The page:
The University and Antigua Medical School Enter Partnership

The University signed an articulation agreement with the American University of Antigua College of Medicine (AUA) on December 17. The agreement will create a new opportunity for graduating science majors to attend medical school upon graduation.

“This new agreement gives Monmouth University students the ability to attend medical school at AUA if they meet the qualifications of our affiliation agreement (biology or chemistry major with a 3.25 GPA or higher and a 20 or higher total score on the MCAT),” Dr. Dorothy Lobo, the Co-Director of the Pre-Professional Health Advisory Committee (PPHAC) said. “There is no limit on the number of seats available to MU.”

The qualification also lists that the students cannot have a D or F grade in any subjects on their transcript. The students will need to apply during their sophomore year at the University to receive approval in the program. Also, the student must successfully complete an interview with the University and an AUA admission officer and submit a letter of recommendation.

“AUA is a well-respected institution among international medical schools,” Dr. Michael Palladino, Dean of the School of Science said. “This agreement provides an excellent opportunity for eligible biology and chemistry majors to pursue a M.D. degree. We look forward to a long-standing collaboration with AUA,” said Palladino.

The agreement will permit MU graduates who have earned a Bachelor of Biology, Bachelor of Science in Biology with a Concentration in Molecular Cell Physiology, Bachelor of Science in Chemistry, Bachelor of Science in Chemistry and a concentration in Advanced Chemistry, or a Bachelor of Science in Chemistry and a concentration in Biochemistry to matriculate into AUA.

“The partnership will benefit Monmouth University in several ways,” Brianna Tolli, the Northeast Associate Director of Admissions at the AUA College of Medicine, said. “MU has a publishable pathway to a M.D. Students will be more likely to finish out their program if they learn of medical schools that provide flexible entry requirements. Also, it will increase enrollment in MU science programs. Adding such agreements makes the school more attractive to would be pre-meds.”

Tolli continued, “Medical school is extremely competitive. This agreement offers our students the ability to have greater success in gaining admission, especially for students who are highly motivated to work hard and have a high GPA, but do not score as well on the MCAT.”

Shayna Popkin, junior biology major with a concentration in molecular cell physiology, believes that the medical school application intimidates underclassmen. “The intimidation might discourage freshmen to keep with the science major,” said Popkin. “I think this partnership will attract students and show them that it is possible for them to go to medical school.”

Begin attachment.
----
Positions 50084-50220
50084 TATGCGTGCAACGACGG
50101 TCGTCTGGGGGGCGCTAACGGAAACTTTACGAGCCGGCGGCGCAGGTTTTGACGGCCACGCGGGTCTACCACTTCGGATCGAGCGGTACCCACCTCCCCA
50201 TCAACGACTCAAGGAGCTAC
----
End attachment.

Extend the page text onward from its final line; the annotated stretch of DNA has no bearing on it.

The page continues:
The AUA College is located in Coolidge, Antigua and holds a diverse student population from all over the world. AUA graduates secure residencies at some of the most prestigious teaching hospitals in the U.S. and Canada through the National Residency Matching Program and the Canadian Residency Matching Service. AUA College of Medicine has been approved by the New York State Education Department and is recognized by the Medical Board of California.

Numerous colleges have established articulation agreements with the AUA College such as American International College of Arts and Sciences, Assumption College, Bloomfield College, Caldwell College, City of London College, College of Saint Elizabeth, King’s College, Sungshin Women’s University (in South Korea), University of Bridgeport, University of Fraser Valley, University of West Florida and Emmanuel College.

“This is a very exciting development in affording our students at Monmouth more options in their future medical education,” said Dr. Bernadette Dunphy, PPHAC co-director.

“AUA offers a quality medical education with a good track record for placement of their graduates in U.S. residency programs,” Lobo said. “Medical school admission is extremely competitive – we are thrilled to offer this opportunity for well-qualified Monmouth University students to achieve their goal of becoming a physician.”

Lobo and Dunphy worked closely together to achieve the partnership with AUA. This past summer, the relationship between AUA and the University began when AUA contacted the University about presenting information to students. Lobo and Dunphy explained that they were impressed with the medical school and asked if AUA would consider an affiliation agreement, and they accepted.

Lobo explained that the University currently has two other affiliation agreements- one agreement with the University of Medicine and Dentistry in New Jersey School of Osteopathic Medicine (UMDNJ-SOM) and another with Drexel University of Medicine.

UMDNJ-SOM is for biology or chemistry majors with a 3.5 GPA or higher and requires a minimal score of 27 on the MCAT. This program also requires an interview and recommendation from the pre-health committee. The Drexel program allows the University five seats per year. The student must be a New Jersey resident and apply to enter the program through the University while in high school. The high school GPA is a requirement of at least 3.5 and a minimum SAT score of 1270 on the critical reading and math sections combined. Students will then be interviewed by the University, Monmouth Medical Center and Drexel University.

“Unfortunately, I am too old to be a part of the agreements with other medical schools. If I would have known about them as a freshman, I would have been 100 percent interested,” said Popkin.

Students can go to to learn more about The American University of Antigua School of Medicine.